The last eight women's Slams have been won by eight different players. Naomi Osaka could well end that streak.

By Jon Wertheim
January 17, 2019

MELBOURNE — • It’s been more than two years since a WTA player won back-to-back majors, the eight Slams all yielding eight different champ. But Naomi Osaka is bidding to end this streak. The 2018 U.S. Open winner is seeded fourth here, hasn’t dropped a set, and betrays a firm sense of self-belief that wasn’t in evidence six months ago. Today she played crisply, overcame a few loose games and rolled into the third round, beating Tamara Zidansek 6-2, 6-4. There’s so much to like about Osaka, but high on the list: her commitment to tennis and indifference to celebrity. Spend six minutes and watch this beautifully shot piece.

• An early theme of the tournament: the little man holding his own (and holding his serve in the process.) Seven-foot American Reilly Opelka served 67 aces last night….and still lost to 5’8” Thomas Fabbiano 7-6 in the fifth set. This afternoon, facing a similar height differential, Kei Nishikori outlasted Ivo Karlovic in a fifth-set breaker, winning the last four points to get the victory. The No. 18 seed, Diego Schwartzman, at 5’6”, is still in the draw, facing Tomas Berdych in the third round today. Denis Shapovalov—charitably listed at 6’—is into the last 32 after a straight-set win over Taro Daniel. Let’s be realistic: height is often a virtue in this sport. And let’s not overlook (forgive the pun) the presence of giants in the top 15. But it speaks well of tennis that it can accommodate this range of body types.

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• Three years ago, Canada’s Milos Raonic was a set from reaching the finals here. He injured his groin, which, sadly, is in keeping with his career rhythms—fine play followed by physical ailment. (As a former champion put it, “He should travel with her own ambulance.”) After two years of compromised health, Raonic, now 28, is back in business, dialing in his serve and bringing a technician’s sensibility to work. He served Nick Kyrgios off the court in round one. Today, he took care of Stanislas Wawrinka—another former titan now recovering from physical issues—in four sets to move into the third round. Raonic’s star has ben dimmed by countrymen Denis Shapovalov and Felix Auger-Aliassime—and even by resurgent countrywoman Genie Bouchard, who battled back to relevance but ran into a certain Ms. Serena Williams tonight. Raonic, seeded No. 16, is the proverbial “player no one wants to face.” Especially when healthy.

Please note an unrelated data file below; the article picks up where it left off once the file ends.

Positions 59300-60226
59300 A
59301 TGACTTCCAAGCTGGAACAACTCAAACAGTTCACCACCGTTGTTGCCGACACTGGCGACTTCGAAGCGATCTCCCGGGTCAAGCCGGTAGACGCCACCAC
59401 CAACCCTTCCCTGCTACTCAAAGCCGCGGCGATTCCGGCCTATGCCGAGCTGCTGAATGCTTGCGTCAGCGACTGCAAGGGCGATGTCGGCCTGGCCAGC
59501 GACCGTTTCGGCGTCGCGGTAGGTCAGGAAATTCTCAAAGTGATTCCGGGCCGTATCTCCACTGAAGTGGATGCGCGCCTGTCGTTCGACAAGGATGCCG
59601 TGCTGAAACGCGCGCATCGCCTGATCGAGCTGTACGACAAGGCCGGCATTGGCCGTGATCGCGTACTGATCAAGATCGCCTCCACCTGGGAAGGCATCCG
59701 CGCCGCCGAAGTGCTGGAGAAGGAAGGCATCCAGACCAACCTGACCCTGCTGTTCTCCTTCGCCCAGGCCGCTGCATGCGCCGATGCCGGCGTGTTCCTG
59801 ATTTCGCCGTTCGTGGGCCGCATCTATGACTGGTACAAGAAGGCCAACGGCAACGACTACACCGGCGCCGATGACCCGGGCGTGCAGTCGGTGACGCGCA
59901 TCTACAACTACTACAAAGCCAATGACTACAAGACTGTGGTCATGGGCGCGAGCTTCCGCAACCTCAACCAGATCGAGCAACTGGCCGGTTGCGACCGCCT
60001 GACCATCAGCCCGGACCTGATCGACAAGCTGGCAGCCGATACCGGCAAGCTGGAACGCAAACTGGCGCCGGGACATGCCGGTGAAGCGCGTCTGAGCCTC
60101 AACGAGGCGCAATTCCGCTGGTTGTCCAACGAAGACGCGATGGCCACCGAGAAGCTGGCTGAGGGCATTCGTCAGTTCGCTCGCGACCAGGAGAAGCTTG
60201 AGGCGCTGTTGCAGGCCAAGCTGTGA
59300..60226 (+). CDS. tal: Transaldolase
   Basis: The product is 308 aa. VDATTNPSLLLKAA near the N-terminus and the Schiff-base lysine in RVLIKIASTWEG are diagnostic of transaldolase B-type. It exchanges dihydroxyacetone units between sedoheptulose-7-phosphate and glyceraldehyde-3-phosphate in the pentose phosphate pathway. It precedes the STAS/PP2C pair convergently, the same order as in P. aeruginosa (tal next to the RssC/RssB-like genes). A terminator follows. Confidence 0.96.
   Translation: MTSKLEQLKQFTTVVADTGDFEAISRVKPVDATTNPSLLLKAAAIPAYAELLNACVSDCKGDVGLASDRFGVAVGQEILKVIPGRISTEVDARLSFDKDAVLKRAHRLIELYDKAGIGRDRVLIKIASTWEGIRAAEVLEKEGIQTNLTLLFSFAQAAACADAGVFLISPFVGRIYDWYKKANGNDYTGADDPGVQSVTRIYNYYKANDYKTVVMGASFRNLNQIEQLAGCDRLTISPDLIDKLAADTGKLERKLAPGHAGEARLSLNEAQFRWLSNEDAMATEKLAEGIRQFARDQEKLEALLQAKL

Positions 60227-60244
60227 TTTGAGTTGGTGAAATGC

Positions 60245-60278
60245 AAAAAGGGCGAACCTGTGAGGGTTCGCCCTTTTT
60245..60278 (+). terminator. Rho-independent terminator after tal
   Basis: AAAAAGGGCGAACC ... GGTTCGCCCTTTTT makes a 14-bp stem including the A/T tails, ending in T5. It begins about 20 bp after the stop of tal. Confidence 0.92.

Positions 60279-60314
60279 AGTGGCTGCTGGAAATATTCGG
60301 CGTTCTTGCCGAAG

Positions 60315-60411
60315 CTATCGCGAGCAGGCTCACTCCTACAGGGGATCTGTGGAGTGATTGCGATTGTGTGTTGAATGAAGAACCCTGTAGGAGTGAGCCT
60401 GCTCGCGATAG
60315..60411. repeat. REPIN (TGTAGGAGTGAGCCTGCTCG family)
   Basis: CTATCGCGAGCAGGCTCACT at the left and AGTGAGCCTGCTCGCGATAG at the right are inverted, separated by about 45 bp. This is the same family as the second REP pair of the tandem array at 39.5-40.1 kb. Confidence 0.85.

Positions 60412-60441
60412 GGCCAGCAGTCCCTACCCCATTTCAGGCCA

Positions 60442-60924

• Keep an eye on Madison Keys, whose seeding, No. 17, doesn’t become her danger factor. For all the players who perform well week-in, week-out and need to improve their Slam appearances, Keys present a rare counter-problem. She struggles during the quizzes but passes the tests. Last year she won 16 matches at the four Slams, reaching two semifinals and a quarterfinal. So far it’s been more of the same here: four sets played; four sets won. Today she hit through Anastasia Potapova—she tends to do that—and won 6-3, 6-4. She played no tuneups around here, still recovering from a knee injury. And she has a new coach, Jim Madrigal. But she simply blasts the ball and won’t be cowed by the moment. Next up: Elise Mertens.

• Consider this a periodic reminder to check out the doubles draws, the great gem hiding in plain sight. Players still in the draw: Elise Mertens/Aryna Sabalenka, Ashleigh Barty/Vika Azarenka, Annett Kontaveit, and Jelena Ostapenko. For the men: the return of Bob and Mike Bryan, Fernando Verdasco, Steve Johnson, Pablo Carreno Busta, Jack Sock and Taylor Fritz.

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HOLE YARDS PAR R1 R2 R3 R4
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Eagle (-2)
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